Installing an all-weather surface such as a Mechanical Concrete path can improve energy efficiency for animals traveling along a hill slope. Mechanical Concrete is a building process that uses recycled tires and aggregate stone to create a strong and economical base. The sidewalls of used tires are first removed, leaving a tread cylinder. The ideal tread cylinder is one that has been created from a semitruck tire, because the constructed path requires a lift, or trench, of approximately eight inches. A trench depth of eight inches is needed to remove the topsoil layer and provide a rock depth suitable for supporting the weight of grazing animals. The trench can be created using a backhoe or track hoe with a 36-inch bucket.
An actual tire cylinder may be approximately 40 inches in diameter, but the removal of the tire sidewall will enable the tire cylinder to fit within a 36-inch-wide trench. Nonwoven geotextile fabric should be placed in the bottom of the trench (Figure 4). This material is needed to provide the drainage, reinforcement, friction, and separation necessary for structural integrity. The tread cylinders are then placed end to end, on top of the geotextile fabric (Figure 4). A suitable rock material, such as dense-grade aggregate (DGA), is then placed inside and around the tire voids (Figure 5). The top edge of the tire cylinder should be at grade level or a little higher (Figure 6).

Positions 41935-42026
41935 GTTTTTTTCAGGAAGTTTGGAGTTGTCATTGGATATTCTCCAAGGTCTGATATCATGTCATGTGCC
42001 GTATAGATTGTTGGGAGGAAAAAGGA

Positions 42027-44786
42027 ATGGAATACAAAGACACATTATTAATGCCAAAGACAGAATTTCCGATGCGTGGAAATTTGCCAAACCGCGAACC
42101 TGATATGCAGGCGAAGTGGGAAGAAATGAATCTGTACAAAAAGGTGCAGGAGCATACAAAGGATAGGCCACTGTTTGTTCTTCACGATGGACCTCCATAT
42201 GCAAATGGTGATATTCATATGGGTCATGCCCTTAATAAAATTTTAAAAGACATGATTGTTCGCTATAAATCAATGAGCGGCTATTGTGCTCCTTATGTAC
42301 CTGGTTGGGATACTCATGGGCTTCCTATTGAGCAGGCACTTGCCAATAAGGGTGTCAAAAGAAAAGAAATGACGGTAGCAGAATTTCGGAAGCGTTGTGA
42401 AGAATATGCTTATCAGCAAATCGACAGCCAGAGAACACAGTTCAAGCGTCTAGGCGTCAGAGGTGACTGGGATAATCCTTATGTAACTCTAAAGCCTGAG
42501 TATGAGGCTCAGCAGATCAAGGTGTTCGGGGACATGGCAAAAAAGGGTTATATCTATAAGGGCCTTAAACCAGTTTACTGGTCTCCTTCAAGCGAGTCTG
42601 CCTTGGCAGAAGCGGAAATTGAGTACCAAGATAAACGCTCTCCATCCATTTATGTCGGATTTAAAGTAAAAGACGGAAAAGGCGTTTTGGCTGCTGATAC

Figure 4. Nonwoven geotextile fabric and tread cylinders are placed in a trench and backfilled with densegrade aggregate (DGA).
Figure 5. The tread cylinders are filled with rock.
Figure 6. A completed trail leads to a water source located on a hill with 30-percent slopes
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